March 30, 1815
Had left Vienna on March 14. Riding relay across the continent to deliver dispatches to London. Wickham comes to Darcy House with a letter from General Fitzwilliam to Darcy. Wickham, near collapse thanks to his headlong charge from Vienna to London, to Horse Guards with dispatches from the Duke, Fitzwilliam and Uxbridge…begs a favor…as Gracechurch Street was filled with Gardiners…might he send for his wife to come from Longbourn to Darcy House so that they may spend a day in each other’s company. No Sgt Wilson or Cpl Tomkins, but messages from their men addressed to Mrs Laura Wilson and Mrs. Annie Tomkins. All at Longbourn.
The British Army, like British society, was filled with networks of military and social relationships. Like the Great Pyramid, now in early 1815, the Duke’s military family sat at the pinnacle with all others subsidiary to it, but also tied to it through ties of scarlet as well as varying hues of aristocratic blue.
So many were great commanders…like Henry Knox and Nathaniel Greene who populated General Washington’s headquarters. Yet, there were those adjutants, young men of promise, mere Captains, like Madison, Monroe, and Hamilton who learned leadership at the elbow of the master.
Britain was no different.
Consider for a moment, Wickham’s family…in its immediacy minimal. T’would have been rare for a generally nondescript Leftenant in an undistinguished regiment to even keep a batman…and then, perhaps a glorified farm boy…rather than a Chosen Man like Charlie Tomkins. As for Color Sergeant Henry Wilson? Why and how could a giant like him attach himself to a man as modest in accomplishments as George Wickham? Let alone avoid being poached away by a more glorious regiment? Yet resist such entreaties he did. How?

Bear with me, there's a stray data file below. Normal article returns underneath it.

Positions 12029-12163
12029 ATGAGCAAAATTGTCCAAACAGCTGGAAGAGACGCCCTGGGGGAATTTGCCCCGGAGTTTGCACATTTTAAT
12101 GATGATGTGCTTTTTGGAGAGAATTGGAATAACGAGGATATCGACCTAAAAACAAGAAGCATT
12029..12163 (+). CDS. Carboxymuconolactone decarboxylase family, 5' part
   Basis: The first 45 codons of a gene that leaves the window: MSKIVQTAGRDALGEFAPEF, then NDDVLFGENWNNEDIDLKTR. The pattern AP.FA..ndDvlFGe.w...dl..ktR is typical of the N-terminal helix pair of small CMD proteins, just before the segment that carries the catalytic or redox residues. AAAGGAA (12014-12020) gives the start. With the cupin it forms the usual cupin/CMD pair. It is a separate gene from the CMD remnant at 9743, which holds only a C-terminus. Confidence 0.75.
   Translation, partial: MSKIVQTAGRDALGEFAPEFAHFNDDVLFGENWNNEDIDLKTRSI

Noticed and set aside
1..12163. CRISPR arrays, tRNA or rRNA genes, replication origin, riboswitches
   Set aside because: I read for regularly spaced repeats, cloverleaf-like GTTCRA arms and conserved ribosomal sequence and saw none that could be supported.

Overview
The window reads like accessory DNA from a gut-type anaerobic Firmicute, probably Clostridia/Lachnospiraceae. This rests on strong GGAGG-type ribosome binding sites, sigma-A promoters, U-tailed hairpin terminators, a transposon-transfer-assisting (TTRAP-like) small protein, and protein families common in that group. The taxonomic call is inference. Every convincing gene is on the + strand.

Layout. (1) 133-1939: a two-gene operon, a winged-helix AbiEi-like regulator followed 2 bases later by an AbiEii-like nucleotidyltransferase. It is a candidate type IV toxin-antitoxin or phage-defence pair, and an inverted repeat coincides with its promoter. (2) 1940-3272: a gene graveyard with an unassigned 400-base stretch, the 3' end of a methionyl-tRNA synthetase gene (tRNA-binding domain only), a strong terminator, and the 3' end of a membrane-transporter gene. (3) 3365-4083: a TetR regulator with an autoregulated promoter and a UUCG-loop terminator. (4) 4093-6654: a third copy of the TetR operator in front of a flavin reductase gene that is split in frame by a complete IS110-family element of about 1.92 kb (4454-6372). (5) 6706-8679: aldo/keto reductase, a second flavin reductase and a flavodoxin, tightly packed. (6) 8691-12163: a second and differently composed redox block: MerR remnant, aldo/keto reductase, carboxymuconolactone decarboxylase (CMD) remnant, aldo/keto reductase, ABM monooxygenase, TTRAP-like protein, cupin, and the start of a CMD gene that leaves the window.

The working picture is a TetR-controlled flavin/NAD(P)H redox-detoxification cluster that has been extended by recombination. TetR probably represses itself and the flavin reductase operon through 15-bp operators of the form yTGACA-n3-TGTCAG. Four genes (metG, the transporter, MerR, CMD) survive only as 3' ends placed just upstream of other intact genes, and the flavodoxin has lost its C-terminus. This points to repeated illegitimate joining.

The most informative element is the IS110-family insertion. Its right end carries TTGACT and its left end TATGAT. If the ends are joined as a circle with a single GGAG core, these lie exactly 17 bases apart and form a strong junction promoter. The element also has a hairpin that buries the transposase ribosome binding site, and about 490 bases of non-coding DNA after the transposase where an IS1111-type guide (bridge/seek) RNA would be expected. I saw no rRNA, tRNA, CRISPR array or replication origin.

Much could be made of Wickham’s familial connections with the Darcys and the Matlocks.
Yet, t’was equally true that his connection with the Duke himself may have given Wickham outsize power to protect Tomkins and Wilson.
However, t’was well-known that Leftenant Colonel Sharpe was known to be a particular acquaintance. That warrior’s approbation, as well as Wickham’s martial behavior in over two years of Peninsular fighting, opened many doors for the somewhat elderly company commander. The relationship with Sharpe along with his lifelong acquaintance with Brigadier Fitzwilliam (serving on Wellington’s staff at the Congress of Vienna) placed Wickham in the outer reaches of Wellesley’s military family and thus made him someone not to be trifled with.
(((FIX))) And, Sharpe was widely known as Wellesley’s bulldog. Combine that with his Fitzwilliam connection and Wickham is but two degrees of separation from the Duke of Wellington. His silver cords as an aide de camp place him on the chair rail lining the wall of the Duke’s councils of war.